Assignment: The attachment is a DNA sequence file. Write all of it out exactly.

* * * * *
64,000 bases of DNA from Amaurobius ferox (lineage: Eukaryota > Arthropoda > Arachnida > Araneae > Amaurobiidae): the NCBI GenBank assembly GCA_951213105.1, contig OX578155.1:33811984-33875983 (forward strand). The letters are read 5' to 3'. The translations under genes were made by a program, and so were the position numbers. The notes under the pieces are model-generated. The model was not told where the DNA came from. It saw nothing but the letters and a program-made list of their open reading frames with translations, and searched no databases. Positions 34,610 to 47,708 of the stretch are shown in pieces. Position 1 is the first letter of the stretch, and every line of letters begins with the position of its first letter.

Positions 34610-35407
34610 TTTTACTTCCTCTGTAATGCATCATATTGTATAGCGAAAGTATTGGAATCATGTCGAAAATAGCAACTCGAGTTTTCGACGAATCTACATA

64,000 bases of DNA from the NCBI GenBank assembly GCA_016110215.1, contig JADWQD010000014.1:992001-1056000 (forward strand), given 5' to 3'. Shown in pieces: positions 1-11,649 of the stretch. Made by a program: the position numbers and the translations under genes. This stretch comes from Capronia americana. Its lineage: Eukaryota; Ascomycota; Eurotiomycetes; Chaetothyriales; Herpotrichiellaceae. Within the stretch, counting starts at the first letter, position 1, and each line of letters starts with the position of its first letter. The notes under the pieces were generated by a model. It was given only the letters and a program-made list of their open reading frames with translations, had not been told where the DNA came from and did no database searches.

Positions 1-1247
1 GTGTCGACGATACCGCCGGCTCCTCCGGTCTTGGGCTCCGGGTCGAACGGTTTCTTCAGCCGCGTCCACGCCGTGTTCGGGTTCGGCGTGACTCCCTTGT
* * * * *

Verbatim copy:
64,000 bases of DNA from Amaurobius ferox (lineage: Eukaryota > Arthropoda > Arachnida > Araneae > Amaurobiidae): the NCBI GenBank assembly GCA_951213105.1, contig OX578155.1:33811984-33875983 (forward strand). The letters are read 5' to 3'. The translations under genes were made by a program, and so were the position numbers. The notes under the pieces are model-generated. The model was not told where the DNA came from. It saw nothing but the letters and a program-made list of their open reading frames with translations, and searched no databases. Positions 34,610 to 47,708 of the stretch are shown in pieces. Position 1 is the first letter of the stretch, and every line of letters begins with the position of its first letter.

Positions 34610-35407
34610 TTTTACTTCCTCTGTAATGCATCATATTGTATAGCGAAAGTATTGGAATCATGTCGAAAATAGCAACTCGAGTTTTCGACGAATCTACATA

64,000 bases of DNA from the NCBI GenBank assembly GCA_016110215.1, contig JADWQD010000014.1:992001-1056000 (forward strand), given 5' to 3'. Shown in pieces: positions 1-11,649 of the stretch. Made by a program: the position numbers and the translations under genes. This stretch comes from Capronia americana. Its lineage: Eukaryota; Ascomycota; Eurotiomycetes; Chaetothyriales; Herpotrichiellaceae. Within the stretch, counting starts at the first letter, position 1, and each line of letters starts with the position of its first letter. The notes under the pieces were generated by a model. It was given only the letters and a program-made list of their open reading frames with translations, had not been told where the DNA came from and did no database searches.

Positions 1-1247
1 GTGTCGACGATACCGCCGGCTCCTCCGGTCTTGGGCTCCGGGTCGAACGGTTTCTTCAGCCGCGTCCACGCCGTGTTCGGGTTCGGCGTGACTCCCTTGT